Diane di Prima was born on August 6, 1934 in Brooklyn and passed on in San Francisco on October 25, 2020. Di Prima was a true national treasure, having chronicled throughout her astonishing career a momentous period of American history. Although for over six decades an indomitable force in ourcultural life, Di Prima remains unfamiliar to many readers. Because she was the major female identified with the Beat movement and author of the hip-language-inflected book This Bird Flies Backward (1958) who lounged in slacks sitting atop a piano—as a famous photograph from the fifties depicted her during a poetry reading— and due to the appearance a decade later of Memoirs of a Beatnik (1968), she has been misperceived as a “Beat chick.”
Where Ovid entertained Romans with stories of metamorphoses, we now revel in stories of leaving our meat bodies and entering the internet as disembodied intelligences. Ovid’s stories may seem frivolous and even decadent to us, but we are entranced by our own version of such mythic transformations. Myths from different cultures resonate and merge; that particular transformation to web existence is also known as The Rapture for Nerds.
book, Literature and Film from East Europe’s Forgotten “Second World,” was inspired by my years of teaching literature and film from East Europe of the socialist “Second World” era at the University of Washington in Seattle. Over time, I noticed an interesting paradox: the more this period—which ended with the 1989 fall of communism and the subsequent dissolution of countries like the USSR, Czechoslovakia and, of course, Yugoslavia—receded into a historical never-land, the more its stories, novels and films seemed to resonate with and delight my students.
We all know that the world we live in (in all our intersectional diversity) is beset by a cluster of interrelated crises that are cascading toward even greater destruction, threatening the life of the planet itself. In these dark times, radical action is needed more than ever so that we can face these crises and build a better world for all humans, all nonhumans, and nature itself.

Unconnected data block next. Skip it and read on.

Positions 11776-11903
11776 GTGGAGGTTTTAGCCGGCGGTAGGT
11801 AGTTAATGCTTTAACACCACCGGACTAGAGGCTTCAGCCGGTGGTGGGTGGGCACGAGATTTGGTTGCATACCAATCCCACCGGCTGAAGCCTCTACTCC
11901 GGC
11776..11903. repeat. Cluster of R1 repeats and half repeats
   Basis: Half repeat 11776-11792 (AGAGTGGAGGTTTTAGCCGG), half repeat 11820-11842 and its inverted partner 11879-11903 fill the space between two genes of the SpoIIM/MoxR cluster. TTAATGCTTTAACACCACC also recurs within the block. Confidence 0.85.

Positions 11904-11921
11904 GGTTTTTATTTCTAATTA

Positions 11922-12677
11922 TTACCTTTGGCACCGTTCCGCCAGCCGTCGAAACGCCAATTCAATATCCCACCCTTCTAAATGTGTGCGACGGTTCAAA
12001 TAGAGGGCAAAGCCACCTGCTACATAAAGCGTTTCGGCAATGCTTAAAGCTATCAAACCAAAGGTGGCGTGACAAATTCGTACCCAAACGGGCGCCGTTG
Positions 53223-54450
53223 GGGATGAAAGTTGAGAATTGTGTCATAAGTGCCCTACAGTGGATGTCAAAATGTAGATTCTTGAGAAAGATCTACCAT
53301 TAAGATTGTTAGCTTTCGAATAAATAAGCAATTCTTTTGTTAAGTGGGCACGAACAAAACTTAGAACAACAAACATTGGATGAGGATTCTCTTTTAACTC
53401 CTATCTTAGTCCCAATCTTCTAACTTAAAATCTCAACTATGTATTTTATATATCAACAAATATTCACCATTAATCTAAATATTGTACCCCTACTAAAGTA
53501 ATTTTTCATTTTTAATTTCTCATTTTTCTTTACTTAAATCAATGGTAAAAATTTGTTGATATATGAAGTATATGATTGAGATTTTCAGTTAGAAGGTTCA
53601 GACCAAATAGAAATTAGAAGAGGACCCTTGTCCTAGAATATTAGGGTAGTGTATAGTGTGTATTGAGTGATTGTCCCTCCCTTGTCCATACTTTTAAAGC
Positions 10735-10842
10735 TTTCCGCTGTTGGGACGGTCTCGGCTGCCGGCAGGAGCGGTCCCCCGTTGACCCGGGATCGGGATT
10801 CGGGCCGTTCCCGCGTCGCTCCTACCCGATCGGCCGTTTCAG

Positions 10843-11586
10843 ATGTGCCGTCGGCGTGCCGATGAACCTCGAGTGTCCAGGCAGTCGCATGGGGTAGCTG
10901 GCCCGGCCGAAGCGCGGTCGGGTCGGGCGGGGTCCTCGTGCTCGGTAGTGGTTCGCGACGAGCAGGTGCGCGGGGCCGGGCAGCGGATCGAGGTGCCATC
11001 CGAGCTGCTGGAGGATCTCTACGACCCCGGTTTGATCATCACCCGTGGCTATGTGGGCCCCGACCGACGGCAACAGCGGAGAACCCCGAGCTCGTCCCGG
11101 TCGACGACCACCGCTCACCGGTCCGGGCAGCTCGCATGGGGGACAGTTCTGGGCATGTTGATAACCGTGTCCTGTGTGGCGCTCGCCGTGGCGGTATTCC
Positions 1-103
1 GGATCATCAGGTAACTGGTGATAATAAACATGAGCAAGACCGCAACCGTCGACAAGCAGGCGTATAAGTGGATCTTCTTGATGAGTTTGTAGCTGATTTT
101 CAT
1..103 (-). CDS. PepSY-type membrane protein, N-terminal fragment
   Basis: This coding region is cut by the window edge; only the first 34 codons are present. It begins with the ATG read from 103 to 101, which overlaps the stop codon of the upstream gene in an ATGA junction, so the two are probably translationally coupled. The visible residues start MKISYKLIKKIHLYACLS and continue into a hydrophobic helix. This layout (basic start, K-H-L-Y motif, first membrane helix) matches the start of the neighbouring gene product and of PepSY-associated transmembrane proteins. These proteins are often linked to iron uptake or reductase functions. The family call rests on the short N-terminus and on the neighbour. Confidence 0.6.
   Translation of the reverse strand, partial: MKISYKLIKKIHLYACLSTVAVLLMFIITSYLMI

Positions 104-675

The below is an interview with the author of The Phoenix of Philosophy, Mikhail Epstein. How would you describe your book in one sentence? This book is about the intellectual movements in the late Soviet Union that helped to destroy the totalitarian system built on the Marxist philosophical foundation. What drew you to writing about this subject? All existing histories of Russian and Soviet philosophy end their coverage in the mid-twentieth century, which happens… Read More »
Guest post by Mikhail Epstein My book, The Phoenix of Philosophy, is about philosophy at one of its most dramatic historical moments, at the boundary of two epochs: the formation of the ideocratic Soviet state—and its destruction. What is philosophy? There is no simple and universal definition, and many thinkers consider it impossible to formulate one. According to A. N. Whitehead, “the safest… Read More »
Guest post by Mark Steven Karl Marx was born in Prussia 203 years ago today and his writing and thinking are as crucial now, during the year of a global pandemic, as ever before. In a frequently quoted sentence written in the spring of 1845, Marx issued what reads as a statement of intent. “The philosophers,” he claimed, “have only interpreted the world, in various ways; the point is… Read More »
Guest post by Hadas Elber-Aviram For over a century and a half, London has remained the foremost city of urban fantasy. No city in the history of Anglophone fantasy literature has approached its ubiquity. As John Clute points out, even New York is ‘a fairly distant second’. This unrivalled predominance of London begs the question… Read More »
Guest post by Mikko Tuhkanen A dual orientation in Leo Bersani’s thought never fails to make me tremble, for in it I think I recognize something indisputably true. On the one hand, Bersani repeatedly attends to the unavoidability of aggression in our encounters with the world: we are inhabited, he suggests,by an “intractable,” because constitutive, hatred of otherness. On the other, all such murderous impulses are supplemented by the logic of what Bersani, echoing Charles Baudelaire, calls “correspondence of… Read More »